From the ES press statement:
The first-gear ratio in the previous six-speed [transmission] was 3.30:1, while the new eight-speed offers a 5.51 in first gear. On the high end, the new eight-speed allows the engine to run 250-300rpm lower at 100km/h compared to the six-speed, thanks to a taller final drive ratio (2.56) made possible by the more flexible transmission ratios.
What we have then is a luxury midsize sedan that is tempting to drive (which may be bad news for the employment status of many chauffeurs). Those thrill-seeking owners who will venture from the back of the car to the driver seat should immediately appreciate the new electric power steering installed on the ES. The steering feel and feedback are more precise, achieved by mounting the assist motor directly on the steering rack. This new steering setup also provides “1.2 inches of additional tilt and 1.6 inches of additional telescoping range.”
In the cockpit, the driver benefits from Lexus’s “Seat in Control” concept, a thoughtful interpretation of what other carmakers term as a “driver-centric” layout. When you take your position in the driver seat, “all the controls you need are within reach, and all the information you want is in plain view.”
A Drive Mode Select system offers three drive settings—Eco, Normal and Sport—to perfectly adapt the car’s behavioral dynamics to one’s driving style as well as the driving conditions.
And because this is a proper Lexus, the cabin is fully immersed in opulence. For those times when you’re just happy to be a passenger, you will be pampered by the car’s remote touch interface, rear-seat control panel, rear power-recline seats, rear power sunshade, and climate concierge. Meanwhile, a 17-speaker Mark Levinson surround-sound audio system will more than adequately drown out all the noise pollution along your route.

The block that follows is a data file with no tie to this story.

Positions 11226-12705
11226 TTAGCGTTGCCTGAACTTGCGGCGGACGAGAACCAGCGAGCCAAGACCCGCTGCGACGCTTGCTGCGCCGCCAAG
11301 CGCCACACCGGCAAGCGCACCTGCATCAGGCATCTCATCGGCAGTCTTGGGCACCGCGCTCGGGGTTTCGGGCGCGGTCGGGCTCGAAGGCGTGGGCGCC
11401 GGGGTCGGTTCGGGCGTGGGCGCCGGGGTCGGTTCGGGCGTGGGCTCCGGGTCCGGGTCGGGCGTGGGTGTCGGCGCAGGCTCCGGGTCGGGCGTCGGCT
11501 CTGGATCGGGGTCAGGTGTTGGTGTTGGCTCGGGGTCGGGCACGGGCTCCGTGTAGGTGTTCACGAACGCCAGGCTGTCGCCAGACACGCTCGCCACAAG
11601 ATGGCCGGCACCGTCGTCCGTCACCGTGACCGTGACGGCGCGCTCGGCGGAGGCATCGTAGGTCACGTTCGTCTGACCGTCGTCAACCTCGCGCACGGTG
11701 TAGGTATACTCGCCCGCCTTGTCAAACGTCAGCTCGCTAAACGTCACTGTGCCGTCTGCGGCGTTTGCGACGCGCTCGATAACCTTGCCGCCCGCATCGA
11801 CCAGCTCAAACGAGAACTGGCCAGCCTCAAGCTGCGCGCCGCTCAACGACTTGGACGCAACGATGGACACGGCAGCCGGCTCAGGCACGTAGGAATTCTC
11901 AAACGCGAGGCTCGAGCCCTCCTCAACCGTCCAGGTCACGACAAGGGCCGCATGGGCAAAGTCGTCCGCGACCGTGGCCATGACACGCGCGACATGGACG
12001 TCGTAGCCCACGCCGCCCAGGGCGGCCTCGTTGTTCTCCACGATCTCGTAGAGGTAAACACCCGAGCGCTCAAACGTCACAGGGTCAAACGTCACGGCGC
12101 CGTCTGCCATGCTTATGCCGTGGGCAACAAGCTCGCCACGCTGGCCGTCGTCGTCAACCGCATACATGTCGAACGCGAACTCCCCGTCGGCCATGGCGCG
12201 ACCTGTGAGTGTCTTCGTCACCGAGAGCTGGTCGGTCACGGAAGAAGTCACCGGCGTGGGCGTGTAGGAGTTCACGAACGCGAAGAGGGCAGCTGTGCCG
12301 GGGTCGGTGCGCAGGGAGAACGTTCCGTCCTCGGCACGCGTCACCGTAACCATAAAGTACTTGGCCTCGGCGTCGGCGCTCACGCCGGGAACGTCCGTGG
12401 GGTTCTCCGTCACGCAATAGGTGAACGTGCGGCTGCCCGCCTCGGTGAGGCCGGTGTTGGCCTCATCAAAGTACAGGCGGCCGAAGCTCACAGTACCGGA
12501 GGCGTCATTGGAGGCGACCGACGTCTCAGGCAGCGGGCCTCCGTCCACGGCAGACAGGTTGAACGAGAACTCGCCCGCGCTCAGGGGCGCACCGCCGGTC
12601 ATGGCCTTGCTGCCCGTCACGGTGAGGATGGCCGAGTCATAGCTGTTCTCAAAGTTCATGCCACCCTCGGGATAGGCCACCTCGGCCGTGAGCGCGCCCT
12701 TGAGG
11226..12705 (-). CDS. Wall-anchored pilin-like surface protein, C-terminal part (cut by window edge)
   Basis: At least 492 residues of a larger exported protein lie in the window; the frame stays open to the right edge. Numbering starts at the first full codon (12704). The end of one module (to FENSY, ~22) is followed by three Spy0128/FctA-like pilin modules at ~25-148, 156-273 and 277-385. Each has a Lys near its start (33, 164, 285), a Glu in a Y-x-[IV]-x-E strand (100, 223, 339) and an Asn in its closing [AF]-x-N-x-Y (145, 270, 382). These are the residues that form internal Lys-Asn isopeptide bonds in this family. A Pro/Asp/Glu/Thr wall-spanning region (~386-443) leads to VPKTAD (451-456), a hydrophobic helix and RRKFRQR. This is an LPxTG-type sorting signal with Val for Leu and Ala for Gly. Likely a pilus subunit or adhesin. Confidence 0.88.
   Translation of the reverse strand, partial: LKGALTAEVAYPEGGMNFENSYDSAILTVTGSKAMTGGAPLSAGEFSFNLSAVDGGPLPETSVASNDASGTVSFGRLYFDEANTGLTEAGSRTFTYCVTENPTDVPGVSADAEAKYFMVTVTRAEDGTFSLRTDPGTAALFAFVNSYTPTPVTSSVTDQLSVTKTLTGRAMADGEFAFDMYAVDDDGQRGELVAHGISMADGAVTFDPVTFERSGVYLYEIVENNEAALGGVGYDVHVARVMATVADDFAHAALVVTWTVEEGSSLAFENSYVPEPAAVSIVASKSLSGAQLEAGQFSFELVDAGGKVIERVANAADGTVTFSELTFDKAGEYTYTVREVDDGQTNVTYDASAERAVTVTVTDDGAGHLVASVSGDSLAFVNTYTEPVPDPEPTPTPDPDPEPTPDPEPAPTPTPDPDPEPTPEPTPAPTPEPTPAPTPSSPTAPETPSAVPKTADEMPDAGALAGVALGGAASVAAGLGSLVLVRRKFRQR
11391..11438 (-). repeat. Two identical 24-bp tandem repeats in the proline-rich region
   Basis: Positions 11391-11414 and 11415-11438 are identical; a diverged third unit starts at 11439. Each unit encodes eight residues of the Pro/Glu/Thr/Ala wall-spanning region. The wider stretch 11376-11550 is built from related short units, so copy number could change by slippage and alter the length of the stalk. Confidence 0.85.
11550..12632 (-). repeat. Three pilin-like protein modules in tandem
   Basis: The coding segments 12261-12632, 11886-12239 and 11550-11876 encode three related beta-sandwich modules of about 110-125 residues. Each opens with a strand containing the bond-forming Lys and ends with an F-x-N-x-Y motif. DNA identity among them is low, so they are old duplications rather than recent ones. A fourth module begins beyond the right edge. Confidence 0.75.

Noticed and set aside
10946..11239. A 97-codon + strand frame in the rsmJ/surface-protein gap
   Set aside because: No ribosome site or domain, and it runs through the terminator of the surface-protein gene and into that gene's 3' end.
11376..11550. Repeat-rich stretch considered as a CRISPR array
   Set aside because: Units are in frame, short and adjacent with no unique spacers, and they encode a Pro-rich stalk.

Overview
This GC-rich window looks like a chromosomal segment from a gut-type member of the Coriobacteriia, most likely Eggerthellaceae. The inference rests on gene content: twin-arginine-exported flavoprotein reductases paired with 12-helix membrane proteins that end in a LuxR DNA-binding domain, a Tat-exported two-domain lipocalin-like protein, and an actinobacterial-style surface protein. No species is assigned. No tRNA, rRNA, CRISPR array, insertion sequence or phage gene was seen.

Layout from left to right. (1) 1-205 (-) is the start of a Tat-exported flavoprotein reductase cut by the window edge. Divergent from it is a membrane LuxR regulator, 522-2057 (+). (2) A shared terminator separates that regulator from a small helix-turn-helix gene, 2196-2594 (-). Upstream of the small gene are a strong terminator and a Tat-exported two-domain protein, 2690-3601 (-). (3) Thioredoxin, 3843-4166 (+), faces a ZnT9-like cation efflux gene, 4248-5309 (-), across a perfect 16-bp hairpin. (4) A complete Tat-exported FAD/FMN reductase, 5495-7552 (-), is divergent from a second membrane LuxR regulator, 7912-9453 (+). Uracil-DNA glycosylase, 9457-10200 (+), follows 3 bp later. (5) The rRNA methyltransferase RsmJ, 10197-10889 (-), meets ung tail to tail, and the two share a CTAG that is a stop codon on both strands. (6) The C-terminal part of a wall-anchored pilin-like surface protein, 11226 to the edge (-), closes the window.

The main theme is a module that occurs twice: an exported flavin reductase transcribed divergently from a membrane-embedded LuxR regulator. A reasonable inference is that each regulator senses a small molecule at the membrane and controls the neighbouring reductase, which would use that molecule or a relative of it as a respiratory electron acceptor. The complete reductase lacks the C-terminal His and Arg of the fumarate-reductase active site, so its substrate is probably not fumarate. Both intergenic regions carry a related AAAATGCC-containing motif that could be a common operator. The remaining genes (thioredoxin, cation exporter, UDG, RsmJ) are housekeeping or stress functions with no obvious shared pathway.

With the new ES, Lexus specifically boasts about the brand’s Takumi craftmanship, which makes every detail of the cabin “a remarkable work of true artistry.” For our market, the ES is available with four interior color schemes, three types of trim, and semi-aniline leather seat upholstery.
Safety-wise, the all-new ES is better than ever, too. The ES350 for our market has the following standard safety equipment: 10 airbags, antilock brakes, traction control, electronic stability control, blind spot monitor and hill-start assist. When you consider how so much sportier this new model is versus its predecessors—which could inspire a lot of spirited driving—you will agree that first-rate safety systems are now more important than they have ever been.
More good news: The all-new Lexus ES350 is now sold in the Philippines. Priced at P4,308,000, this head-turning, heart-thumping luxury sedan is the stuff juvenile dreams and executive ambitions are made of. With this car, those fantasies no longer have to be mutually exclusive.
This branded article was produced in partnership with Lexus Philippines.